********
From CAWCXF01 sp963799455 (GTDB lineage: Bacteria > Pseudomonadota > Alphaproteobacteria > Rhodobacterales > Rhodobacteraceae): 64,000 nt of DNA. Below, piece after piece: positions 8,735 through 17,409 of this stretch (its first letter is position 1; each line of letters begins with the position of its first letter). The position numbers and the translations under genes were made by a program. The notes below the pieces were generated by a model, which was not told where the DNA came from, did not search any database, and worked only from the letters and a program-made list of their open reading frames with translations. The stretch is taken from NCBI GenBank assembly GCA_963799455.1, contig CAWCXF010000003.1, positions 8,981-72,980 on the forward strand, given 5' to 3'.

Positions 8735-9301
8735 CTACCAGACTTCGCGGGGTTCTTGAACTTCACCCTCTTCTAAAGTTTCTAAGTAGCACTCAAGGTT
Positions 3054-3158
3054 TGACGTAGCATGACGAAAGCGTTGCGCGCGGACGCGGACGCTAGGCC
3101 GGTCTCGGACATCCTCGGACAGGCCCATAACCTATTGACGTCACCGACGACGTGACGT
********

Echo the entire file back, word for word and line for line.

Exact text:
From CAWCXF01 sp963799455 (GTDB lineage: Bacteria > Pseudomonadota > Alphaproteobacteria > Rhodobacterales > Rhodobacteraceae): 64,000 nt of DNA. Below, piece after piece: positions 8,735 through 17,409 of this stretch (its first letter is position 1; each line of letters begins with the position of its first letter). The position numbers and the translations under genes were made by a program. The notes below the pieces were generated by a model, which was not told where the DNA came from, did not search any database, and worked only from the letters and a program-made list of their open reading frames with translations. The stretch is taken from NCBI GenBank assembly GCA_963799455.1, contig CAWCXF010000003.1, positions 8,981-72,980 on the forward strand, given 5' to 3'.

Positions 8735-9301
8735 CTACCAGACTTCGCGGGGTTCTTGAACTTCACCCTCTTCTAAAGTTTCTAAGTAGCACTCAAGGTT
Positions 3054-3158
3054 TGACGTAGCATGACGAAAGCGTTGCGCGCGGACGCGGACGCTAGGCC
3101 GGTCTCGGACATCCTCGGACAGGCCCATAACCTATTGACGTCACCGACGACGTGACGT